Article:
Sept 19 1808 the Mississippi House of Representatives, F. L. CLAIBORNE,
speaker, adopted a memorial to congress, asking further indulgence in making the first payment.  It was represented that the planters "have been cut off from every hope of payment by an act of that government to which they were indebted.  It has been deemed expedient to suspend, by embargo, our mercantile operations, and thereby our produce lies, unsold and unsaleable in our barns.  The policy of this measure is nowhere admired more than by the people of this territory . . . but . . . we deplore the severe and destructive effects which will inevitably accompany the operations of the law, if the payments due to the United States are rigidly exacted."  The committee on public lands reported adversely to the petition, saving the  pre-emptors already had had a longer time for making their first payment that other purchasers, and had enjoyed the selection of the best lands without competition.  In March, 1808, the first Choctaw purchase was ordered opened to sale, and thereafter the land office had to deal with the original sale of land outside of the historic ground of Natchez district, and sales were made under the general land laws of the United States.

Under the act of 1808 Thomas W. MURRAY of Virginia, was register, and Lemuel HENRY, receiver, at St. Stephens, for the district east of Pearl.

Before the Choctaw cession of 1820 there were 4,792,000 acres of land sold
in Mississippi and Alabama for $17,656,549, of which $5,577,057 had been paid.

The sales were about $150,000 in 1807, when they began; next year, when
there was war in prospect, they dropped to $35,000; after that they varied from $150,000 to $300,000 until 1813-15, the war period, when the annual sales were $60,000, $82,000 and $54,000.  Then in 1816 the sales leaped to over $1,000,000, next year to $2,000,000, and in 1818 to $3,715,000.  The sales in 1819 were, however, unprecedented - $9,700,000, more than half the total from 1807.  This was almost entirely in Alabama, however, in the new Indian cessions.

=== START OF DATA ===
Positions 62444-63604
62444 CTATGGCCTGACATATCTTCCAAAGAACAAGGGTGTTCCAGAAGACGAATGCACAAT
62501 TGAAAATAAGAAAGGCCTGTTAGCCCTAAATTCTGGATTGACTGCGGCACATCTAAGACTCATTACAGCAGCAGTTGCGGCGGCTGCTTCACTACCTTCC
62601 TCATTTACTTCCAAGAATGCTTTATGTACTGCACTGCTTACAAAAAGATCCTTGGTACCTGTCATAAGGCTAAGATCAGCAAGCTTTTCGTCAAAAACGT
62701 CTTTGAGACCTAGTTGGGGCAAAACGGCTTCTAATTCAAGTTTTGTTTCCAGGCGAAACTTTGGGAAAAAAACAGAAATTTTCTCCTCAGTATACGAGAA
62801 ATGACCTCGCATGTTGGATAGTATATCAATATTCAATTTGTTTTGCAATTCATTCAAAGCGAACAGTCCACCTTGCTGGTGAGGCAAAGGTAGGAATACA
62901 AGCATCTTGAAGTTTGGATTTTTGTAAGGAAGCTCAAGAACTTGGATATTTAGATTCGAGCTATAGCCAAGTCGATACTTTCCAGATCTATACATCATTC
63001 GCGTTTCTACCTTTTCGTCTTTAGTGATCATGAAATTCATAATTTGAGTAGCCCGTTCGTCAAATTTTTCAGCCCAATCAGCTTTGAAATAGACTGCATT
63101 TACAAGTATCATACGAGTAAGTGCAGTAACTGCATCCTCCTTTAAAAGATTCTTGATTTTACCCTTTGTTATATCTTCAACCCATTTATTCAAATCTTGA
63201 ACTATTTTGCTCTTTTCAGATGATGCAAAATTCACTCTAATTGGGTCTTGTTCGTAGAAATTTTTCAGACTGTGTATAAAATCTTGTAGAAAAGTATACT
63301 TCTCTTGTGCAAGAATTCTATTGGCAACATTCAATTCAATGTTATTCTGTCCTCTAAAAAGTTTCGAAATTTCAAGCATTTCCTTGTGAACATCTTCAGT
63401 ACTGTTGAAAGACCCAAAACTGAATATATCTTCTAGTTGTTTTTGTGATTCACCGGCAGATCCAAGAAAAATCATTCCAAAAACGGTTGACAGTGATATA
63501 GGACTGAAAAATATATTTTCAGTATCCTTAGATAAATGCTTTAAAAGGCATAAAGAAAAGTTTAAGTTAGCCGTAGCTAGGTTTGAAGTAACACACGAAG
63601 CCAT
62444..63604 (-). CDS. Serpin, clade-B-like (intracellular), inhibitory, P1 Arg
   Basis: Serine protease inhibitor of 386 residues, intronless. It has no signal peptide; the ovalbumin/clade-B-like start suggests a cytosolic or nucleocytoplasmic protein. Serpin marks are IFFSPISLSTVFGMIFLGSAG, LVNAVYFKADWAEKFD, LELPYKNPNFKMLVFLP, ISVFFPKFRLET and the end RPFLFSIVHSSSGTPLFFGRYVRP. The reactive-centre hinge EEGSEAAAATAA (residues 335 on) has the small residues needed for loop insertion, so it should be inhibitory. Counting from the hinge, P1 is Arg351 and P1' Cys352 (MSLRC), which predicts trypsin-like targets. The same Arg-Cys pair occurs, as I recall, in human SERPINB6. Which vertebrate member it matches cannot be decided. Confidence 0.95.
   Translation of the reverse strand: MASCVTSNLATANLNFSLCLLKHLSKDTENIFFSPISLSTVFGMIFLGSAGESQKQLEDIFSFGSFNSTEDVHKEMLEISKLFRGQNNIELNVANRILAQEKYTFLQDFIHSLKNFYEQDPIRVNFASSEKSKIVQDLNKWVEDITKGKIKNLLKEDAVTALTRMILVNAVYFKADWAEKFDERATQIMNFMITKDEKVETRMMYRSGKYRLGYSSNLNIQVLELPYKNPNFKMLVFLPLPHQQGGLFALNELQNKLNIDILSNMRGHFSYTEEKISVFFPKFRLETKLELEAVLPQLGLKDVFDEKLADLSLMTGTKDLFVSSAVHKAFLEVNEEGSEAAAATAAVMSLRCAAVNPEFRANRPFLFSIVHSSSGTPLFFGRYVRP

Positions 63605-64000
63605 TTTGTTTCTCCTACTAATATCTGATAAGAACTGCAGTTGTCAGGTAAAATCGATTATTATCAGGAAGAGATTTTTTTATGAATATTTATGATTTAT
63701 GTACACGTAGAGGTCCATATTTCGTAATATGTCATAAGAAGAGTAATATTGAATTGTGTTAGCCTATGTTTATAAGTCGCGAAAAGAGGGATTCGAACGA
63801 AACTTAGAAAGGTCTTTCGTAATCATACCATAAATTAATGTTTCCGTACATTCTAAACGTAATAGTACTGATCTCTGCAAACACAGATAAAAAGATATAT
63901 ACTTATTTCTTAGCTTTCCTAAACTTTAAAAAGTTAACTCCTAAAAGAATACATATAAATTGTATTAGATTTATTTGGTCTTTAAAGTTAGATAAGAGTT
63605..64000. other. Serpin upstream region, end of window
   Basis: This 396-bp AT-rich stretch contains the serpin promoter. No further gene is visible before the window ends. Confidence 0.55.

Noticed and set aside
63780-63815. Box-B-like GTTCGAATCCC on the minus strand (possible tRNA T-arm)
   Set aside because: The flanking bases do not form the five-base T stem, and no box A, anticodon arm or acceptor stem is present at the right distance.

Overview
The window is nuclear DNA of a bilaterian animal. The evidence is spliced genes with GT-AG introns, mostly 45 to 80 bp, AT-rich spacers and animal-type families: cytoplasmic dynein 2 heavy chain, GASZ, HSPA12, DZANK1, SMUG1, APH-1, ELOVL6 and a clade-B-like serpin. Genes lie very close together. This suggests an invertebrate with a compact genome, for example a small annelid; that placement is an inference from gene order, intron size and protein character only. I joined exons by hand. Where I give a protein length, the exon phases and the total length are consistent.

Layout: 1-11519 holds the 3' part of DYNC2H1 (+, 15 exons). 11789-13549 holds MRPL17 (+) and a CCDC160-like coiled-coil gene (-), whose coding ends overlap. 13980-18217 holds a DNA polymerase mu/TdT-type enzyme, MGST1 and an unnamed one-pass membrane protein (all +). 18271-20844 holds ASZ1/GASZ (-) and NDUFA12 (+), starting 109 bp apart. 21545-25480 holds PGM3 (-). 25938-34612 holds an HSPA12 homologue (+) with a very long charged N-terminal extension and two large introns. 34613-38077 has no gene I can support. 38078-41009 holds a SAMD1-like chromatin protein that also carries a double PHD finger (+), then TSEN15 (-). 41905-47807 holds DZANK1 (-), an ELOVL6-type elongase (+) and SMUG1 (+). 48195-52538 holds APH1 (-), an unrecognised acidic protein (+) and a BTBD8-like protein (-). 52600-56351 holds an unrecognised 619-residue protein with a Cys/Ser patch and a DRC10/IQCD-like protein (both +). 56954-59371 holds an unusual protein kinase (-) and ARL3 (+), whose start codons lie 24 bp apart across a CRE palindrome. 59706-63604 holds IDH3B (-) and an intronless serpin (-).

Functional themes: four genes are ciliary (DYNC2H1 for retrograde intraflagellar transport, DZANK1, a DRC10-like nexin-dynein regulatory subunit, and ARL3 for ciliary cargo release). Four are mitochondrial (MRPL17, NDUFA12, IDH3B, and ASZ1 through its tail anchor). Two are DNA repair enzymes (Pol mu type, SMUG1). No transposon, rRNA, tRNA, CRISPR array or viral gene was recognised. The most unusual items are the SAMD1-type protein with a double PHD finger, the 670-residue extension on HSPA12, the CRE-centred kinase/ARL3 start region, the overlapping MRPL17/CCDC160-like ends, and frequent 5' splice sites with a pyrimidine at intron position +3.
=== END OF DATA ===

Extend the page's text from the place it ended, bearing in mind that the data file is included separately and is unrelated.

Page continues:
Under the act of March 3, 1819, a land office was established at Jackson
Courthouse, (county seat of Jackson County), to take evidence regarding titles to land in the coast region based on French, English and Spanish grants.  William BARTON was register; William BARNETT, receiver; John ELLIOTT, clerk and interpreter.  These officers also had charge of the sale of the lands in that region, annexed in 1812 from east Florida south of the Ellicott line and east of the Pearl River.  The report for October 1, 1821, was west of Pearl River district, total lands in district, 3,502,080 acres, all surveyed; Jackson Courthouse, 2,097,600, no surveys; east of Pearl River (Ala), 6,904,320,  (of which) 5,253,000 surveyed.  The receipts of the Jackson county officer in 1820 were $13,405; at Washington $90,876; while the receipts at Huntsville, Chawba were $407,000, and at St. Stephens $67,000.

By the act of May 6, 1822, the old district east of Pearl River in the first Choctaw cession was divided, and that part of it in Mississippi was assigned to the Jackson county land office, which was removed to Augusta.  The territory of this office was then the southeast corner of the State, south of the "old Choctaw boundary."  The same act also created a new district to include lands ceded by the Choctaws at Doak's Stand (q.v.) in 1820, estimated at over 5,000,000 acres, the land office to be established at such convenient place as the president might direct.  The president was authorized to order all or part of the land surveyed and offered for sale, the first sale to be held at any convenient place west of Pearl River if so